Some important definitions related to the Indian national movement:
The entryway inside a shop factory office etc. and protesting there is called picketing. During the Civil Disobedience Movement, women were picketing in front of liquor shops.
2: Forced labor:
Getting work done without any kind of remuneration is called forced labor. For example, during the colonial period, the British had forced the tribes into bens in reserve.
3: Indentured Labors:
During colonial rule, a large number of people were taken to Fiji, Guyana, West Indies, etc. to work in plantations, factories, etc. on an agreement or contract basis later this contract or agreement These laborers came to be called indentured, and later these laborers came to be called indentured labors, in English, they are called Indentured Labor.
The part of the harbor where marine vessels are repaired. Presently, India has eight public sector dockyards and around 13 well-known and established private dockyards.
The low caste people whose mere touch saw the upper class of society as impure were called untouchables, Mahatma Gandhi Ji had inspired people to struggle against this evil during the Civil Disobedience Movement.
Mahatma Gandhi declared that Swaraj cannot be established even for 100 years without abolishing untouchability or untouchability. He described the untouchables as Harijan, children of God.
The spiritual master of Muslims was called Khalifa, after the First World War, Britain took away the post of Khalifa from the Sultan of Turkey, a symbol of the Khalifa of the Islamic Empire. In protest, Muslims in India launched a Khilafat movement against colonial rule.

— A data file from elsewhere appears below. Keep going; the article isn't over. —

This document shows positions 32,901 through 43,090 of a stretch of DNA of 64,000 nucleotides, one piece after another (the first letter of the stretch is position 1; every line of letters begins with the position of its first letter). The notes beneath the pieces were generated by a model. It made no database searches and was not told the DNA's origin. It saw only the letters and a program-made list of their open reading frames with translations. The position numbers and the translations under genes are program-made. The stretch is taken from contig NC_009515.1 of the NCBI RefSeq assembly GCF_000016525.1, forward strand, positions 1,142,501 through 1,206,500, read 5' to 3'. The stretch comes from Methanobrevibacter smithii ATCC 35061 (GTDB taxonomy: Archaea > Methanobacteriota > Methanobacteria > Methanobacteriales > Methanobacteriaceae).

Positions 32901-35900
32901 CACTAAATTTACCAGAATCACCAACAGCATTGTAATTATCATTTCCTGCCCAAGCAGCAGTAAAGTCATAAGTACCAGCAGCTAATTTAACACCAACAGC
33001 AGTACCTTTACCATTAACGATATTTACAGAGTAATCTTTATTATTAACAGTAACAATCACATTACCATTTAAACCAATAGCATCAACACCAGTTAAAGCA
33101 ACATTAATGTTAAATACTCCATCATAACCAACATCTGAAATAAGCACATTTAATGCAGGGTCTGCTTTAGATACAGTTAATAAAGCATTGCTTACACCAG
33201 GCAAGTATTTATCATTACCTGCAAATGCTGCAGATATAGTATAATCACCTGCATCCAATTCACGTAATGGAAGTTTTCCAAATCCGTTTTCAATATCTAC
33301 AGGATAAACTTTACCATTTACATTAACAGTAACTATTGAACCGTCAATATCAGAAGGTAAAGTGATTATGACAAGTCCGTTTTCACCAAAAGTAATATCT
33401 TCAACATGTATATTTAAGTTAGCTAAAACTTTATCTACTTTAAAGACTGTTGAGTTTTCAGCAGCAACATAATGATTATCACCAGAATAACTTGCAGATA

Mahatma Gandhi launched the non-cooperation movement in 1920 against the oppressive policies of the British ruling power during the independence movement. In this, Gandhiji appealed to the countrymen not to cooperate with the government.
The word Satyagraha implies an urge for truth. Gandhiji adopted Satyagraha as a weapon against British rule. It attempts to achieve its goal through non-violence. Mahatma Gandhi first used this weapon against the apartheid and caste discrimination policies of the then government in South Africa.
10: Civil Disobedience:
Civil disobedience means not obeying politely. Mahatma Gandhi launched the Civil Disobedience Movement during the freedom movement in 1930. Under this, he appealed to the people not to accept government laws politely. No violence is done under this.
11: Personal Satyagraha:
Gandhi started the Individual Satyagraha movement in 1940, in which elected people used to give speeches against the anti-war policies of the government, violating government restrictions and got themselves arrested. Mahatma Gandhi had chosen Acharya Vinoba Bhave as the first satyagrahi to start personal satyagraha and Jawaharlal Nehru as the second.
12: Guerrilla War:
In this type of war, by hiding the enemy’s side by deceit, it is damaged. Chhatrapati Shivaji was proficient in this type of martial arts during the Mughal period. Guerrilla war was also a common strategy of the various Celtic, Germanic and African tribes that the Romans faced throughout their history.
13: Simon Commission:
On November 8, 1927, the British Government constituted a 7-member Statutory Commission called the Simon Commission to study and suggest the working of the constitutional system in India under the leadership of Sir John Simon. is. There was not a single Indian member in this commission.
14: Martial law:
It is military law, unlike civil laws in which the army has the authority to deal harshly with someone who is engaged in an undesired situation. In other words, Martial law refers to a circumstance where the government imposes direct military control, in place of ordinary civil control, over a country or a portion of a country.
15 Racial government:
A government that discriminates against the citizens of its country on the basis of race or species is called a racist government. Mahatma Gandhi was the first Satyagraha movement against a similar racist government in South Africa.